Or, alternatively, the approximate head location derived by locating the greatest concentration of "head" blocks may be used, in the same manner as described above, as an area for generating a new "head" codebook.
These latter approaches, in which VQ coder "learns" from each retraining sequence, are preferred on grounds of accuracy.
FIG. 5a shows a clock diagram of a video coding apparatus (e.g. for a video telephone) embodying the invention. Video signals are fed from an input 20 to a frame store 21 where individual picture element values are recorded in respective store locations so that desired sub-arrays of pels are accessible for further processing. The sub-array sizes may typically be 8×8. In an initial, training, phase of the apparatus a training control unit 22--which may for example be a suitably programmed microprocessor system--carries out the codebook generation method described above, and enters the vectors (and flags) in a VQ codebook store 23. It will be understood that the VQ process involves matching 8×8 sub-array to the nearest one of the stored vectors, viz. a number of 8×8 patterns which are consistently fewer in number than the maximum possible number (264) of such patterns.
In the coding phase of the apparatus, the matching is carried out by VQ control logic 24 which receives successive sub -arrays from the frame store 21 and compares each of these with all the vectors in the codebook store. The simplest form of comparison would be to compute the mean square difference between the two; the vector giving the lowest result being deemed to be the best match. The output from the VQ control logic is the sequence of flags associated with the vectors thus identified.
The actual logic is carried out in this example by an inter frame differential coder 25, in which an inter-frame difference (in subtractor 26) is taken (in conventional manner) between pels from the frame store 21 and a previous frame predictor 27. As is usual in such systems, a quantizer 28 and an output buffer 29 (to match the irregular rate of data generation to a transmission link operating at a constant rate) are shown. A receiver (not shown) used the difference-information to update a reconstructed image in a frame store. The flag output from the VQ control logic 24 is connected (if required, via erode/cluster circuits 30) to the differential coder 25. When the flag indicates that "head" information is being processed, the coder operates normally. If however "background" is indicated, then the generation of difference information is carried out less frequently (e.g. on alternate frames only). This operation is illustrated by a switch 31 which, when the flag indicates "background", breaks the coding loop on alternate frames.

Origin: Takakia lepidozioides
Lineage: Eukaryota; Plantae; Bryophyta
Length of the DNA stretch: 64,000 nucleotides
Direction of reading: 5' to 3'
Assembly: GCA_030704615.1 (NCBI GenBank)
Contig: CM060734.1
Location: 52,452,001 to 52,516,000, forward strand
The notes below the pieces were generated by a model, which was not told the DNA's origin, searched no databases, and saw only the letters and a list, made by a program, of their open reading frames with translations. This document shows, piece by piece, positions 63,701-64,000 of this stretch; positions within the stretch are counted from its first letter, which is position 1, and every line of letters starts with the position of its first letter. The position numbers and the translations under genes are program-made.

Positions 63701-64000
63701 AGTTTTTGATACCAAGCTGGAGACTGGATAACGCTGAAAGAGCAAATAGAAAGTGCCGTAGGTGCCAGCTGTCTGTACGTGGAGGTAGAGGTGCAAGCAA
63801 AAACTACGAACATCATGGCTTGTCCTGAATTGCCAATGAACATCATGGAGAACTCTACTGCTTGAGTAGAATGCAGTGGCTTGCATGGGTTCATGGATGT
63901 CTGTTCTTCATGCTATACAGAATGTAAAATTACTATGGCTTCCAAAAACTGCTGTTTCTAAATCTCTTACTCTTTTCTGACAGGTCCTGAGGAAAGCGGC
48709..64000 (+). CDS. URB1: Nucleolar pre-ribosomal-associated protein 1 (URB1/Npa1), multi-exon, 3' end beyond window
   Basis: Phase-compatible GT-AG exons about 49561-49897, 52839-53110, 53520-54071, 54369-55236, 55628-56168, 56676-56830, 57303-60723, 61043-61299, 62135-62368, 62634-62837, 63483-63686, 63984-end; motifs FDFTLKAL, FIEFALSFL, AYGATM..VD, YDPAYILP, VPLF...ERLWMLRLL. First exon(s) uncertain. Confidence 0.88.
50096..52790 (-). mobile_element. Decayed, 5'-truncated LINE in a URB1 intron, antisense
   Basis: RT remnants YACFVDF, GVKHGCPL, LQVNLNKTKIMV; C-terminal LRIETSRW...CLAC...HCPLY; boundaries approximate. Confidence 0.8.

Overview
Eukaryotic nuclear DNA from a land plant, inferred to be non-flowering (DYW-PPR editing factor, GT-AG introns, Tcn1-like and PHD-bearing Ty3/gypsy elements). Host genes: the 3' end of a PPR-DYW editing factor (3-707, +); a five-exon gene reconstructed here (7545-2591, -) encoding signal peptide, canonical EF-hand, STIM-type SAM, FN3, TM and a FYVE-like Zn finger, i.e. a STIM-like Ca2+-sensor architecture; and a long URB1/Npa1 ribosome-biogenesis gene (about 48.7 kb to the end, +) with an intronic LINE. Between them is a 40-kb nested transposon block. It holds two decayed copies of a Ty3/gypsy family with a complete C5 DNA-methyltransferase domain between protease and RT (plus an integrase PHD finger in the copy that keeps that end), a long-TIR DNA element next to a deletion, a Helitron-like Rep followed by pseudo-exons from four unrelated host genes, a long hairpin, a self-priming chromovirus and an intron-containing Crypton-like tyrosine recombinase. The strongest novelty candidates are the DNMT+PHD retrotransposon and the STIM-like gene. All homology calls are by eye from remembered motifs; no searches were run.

It will be apparent from the foregoing that any visually distinctive object or objects may be accurately detected, recognised or located using methods according to the invention.
While the invention has been described in connection with what is presently considered to be the most practical and preferred embodiment, it is to be understood that the invention is not to limited to the disclosed embodiment, but on the contrary, is intended to cover various modifications and equivalent arrangements included within the spirit and scope of the appended claims.
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|U.S. Classification||382/171, 348/77, 375/E07.209, 382/253, 375/E07.083, 375/240.12, 348/171, 375/240.22, 375/E07.263|
|International Classification||H04N7/36, G06T9/00, H04N7/28, G06T7/00, H04N7/14, H04N7/26, H04N1/41, H04N7/32, G06T7/60, G06T1/00|
|Cooperative Classification||H04N19/20, H04N19/503, H04N19/94, G06K9/00261, G06T9/008|
|European Classification||G06T9/00V, H04N7/28, H04N7/26J4, H04N7/36D, G06K9/00F1V|
|Jul 11, 1995||FPAY||Fee payment|
Year of fee payment: 4
|Jul 14, 1999||FPAY||Fee payment|
Year of fee payment: 8
|Jul 23, 2003||FPAY||Fee payment|
Year of fee payment: 12